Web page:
At the 2019 church staff Christmas gift swap, the Rector came away with the gift deemed ‘least cool.’ It was a dog-eared print showing an alternate Last Supper. (A certain Associate Priest now residing in Boston slipped the gift into the pile of mystery packages.) The print is a reproduction of a painting done by Polish artist, Bohdan Piasecki. In 1998, he was commissioned by an advocacy group to paint the Last Supper in what was thought to be a more historically accurate and inclusive way: a Jewish Passover meal with women and children present.
Earlier this year, in a social media feed, I saw another depiction of the Last Supper, one that used DaVinci’s famous painting as the starting point for a collage art piece. I immediately thought of Rev. Chris’ Piasecki ‘Last Supper’ and wondered if that could be reimagined as well. When I asked him about using it as the basis for a new collage, Rev. Chris speedily regifted me his print.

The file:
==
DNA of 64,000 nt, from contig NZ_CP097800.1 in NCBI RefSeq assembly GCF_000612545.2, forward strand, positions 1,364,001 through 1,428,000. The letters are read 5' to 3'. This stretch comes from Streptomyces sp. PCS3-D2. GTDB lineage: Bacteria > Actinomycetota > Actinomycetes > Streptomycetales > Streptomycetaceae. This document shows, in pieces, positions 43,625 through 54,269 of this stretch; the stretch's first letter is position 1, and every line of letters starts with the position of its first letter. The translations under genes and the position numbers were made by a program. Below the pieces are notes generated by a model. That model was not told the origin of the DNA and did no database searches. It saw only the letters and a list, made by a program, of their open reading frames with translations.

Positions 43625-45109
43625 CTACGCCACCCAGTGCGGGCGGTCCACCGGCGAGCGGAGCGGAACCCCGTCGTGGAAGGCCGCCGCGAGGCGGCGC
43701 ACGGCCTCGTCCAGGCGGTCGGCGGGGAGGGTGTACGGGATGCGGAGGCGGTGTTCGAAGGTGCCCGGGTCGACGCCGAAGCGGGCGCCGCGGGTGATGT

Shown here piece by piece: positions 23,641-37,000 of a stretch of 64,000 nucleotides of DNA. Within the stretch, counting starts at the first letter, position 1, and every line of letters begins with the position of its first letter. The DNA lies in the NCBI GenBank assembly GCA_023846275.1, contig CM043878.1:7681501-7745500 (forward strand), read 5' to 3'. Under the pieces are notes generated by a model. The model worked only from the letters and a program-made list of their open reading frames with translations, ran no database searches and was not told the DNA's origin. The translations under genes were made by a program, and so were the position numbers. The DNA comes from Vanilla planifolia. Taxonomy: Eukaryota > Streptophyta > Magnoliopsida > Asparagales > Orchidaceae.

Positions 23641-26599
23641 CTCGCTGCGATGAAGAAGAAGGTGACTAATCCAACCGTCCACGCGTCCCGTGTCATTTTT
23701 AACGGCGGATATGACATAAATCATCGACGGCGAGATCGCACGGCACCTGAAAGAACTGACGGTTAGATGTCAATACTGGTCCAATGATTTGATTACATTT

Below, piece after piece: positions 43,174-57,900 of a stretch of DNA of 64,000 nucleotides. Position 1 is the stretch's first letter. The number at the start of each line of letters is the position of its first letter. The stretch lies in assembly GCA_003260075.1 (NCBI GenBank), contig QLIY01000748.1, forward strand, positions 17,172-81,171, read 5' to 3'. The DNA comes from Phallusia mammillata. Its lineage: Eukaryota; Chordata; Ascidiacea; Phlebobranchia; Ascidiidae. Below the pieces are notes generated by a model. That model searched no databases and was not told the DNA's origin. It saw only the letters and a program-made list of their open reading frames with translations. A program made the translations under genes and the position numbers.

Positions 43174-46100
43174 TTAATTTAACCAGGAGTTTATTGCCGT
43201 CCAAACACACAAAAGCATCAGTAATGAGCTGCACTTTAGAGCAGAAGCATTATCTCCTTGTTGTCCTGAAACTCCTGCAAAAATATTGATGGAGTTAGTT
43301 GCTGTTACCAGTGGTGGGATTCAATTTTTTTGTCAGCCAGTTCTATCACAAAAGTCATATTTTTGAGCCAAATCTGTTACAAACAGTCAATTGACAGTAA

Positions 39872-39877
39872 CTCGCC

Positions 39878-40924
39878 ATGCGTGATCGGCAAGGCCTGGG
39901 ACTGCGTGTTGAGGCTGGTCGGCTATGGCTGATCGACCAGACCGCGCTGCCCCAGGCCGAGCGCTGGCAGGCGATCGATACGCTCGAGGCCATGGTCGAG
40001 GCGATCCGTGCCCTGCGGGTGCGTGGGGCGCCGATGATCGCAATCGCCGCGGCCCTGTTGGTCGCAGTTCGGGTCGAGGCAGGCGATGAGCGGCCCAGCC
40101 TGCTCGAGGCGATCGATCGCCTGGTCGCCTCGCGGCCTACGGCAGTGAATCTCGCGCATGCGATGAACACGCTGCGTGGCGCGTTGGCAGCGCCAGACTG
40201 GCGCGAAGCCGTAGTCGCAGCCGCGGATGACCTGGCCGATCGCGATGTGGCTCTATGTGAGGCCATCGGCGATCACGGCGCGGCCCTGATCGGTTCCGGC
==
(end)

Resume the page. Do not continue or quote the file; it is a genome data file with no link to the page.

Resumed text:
As I started to collect the images for this yet-again-reimagined Last Supper, a question bubbled up, “Who would I want to invite to a sacred meal?” And who should appear? Darth Vader and Venus de Milo. A pair of llamas and a long-necked giraffe. Women and men. Native- and foreign-born. Those from long ago and some from the here and now. The overworked and the idle. The prim and the ravishing. The process of creating this collage became a frame through which I experienced more of myself. Some of the images made me feel uncomfortable but all were permitted to gather around the table. By allowing those different from me to be present, I discovered wholeness. Jesus invited his followers to, “Eat my flesh. Drink my blood.” I think of this an invitation to accept my own humanity, in all of its messiness and imperfection.
As a Christian, I wonder what this internal experience of hosting an imaginary banquet feast might might look like in the external world. Can I make room in my life for the stranger, the traveler, the ill, the fanciful, the stoic, or the displaced?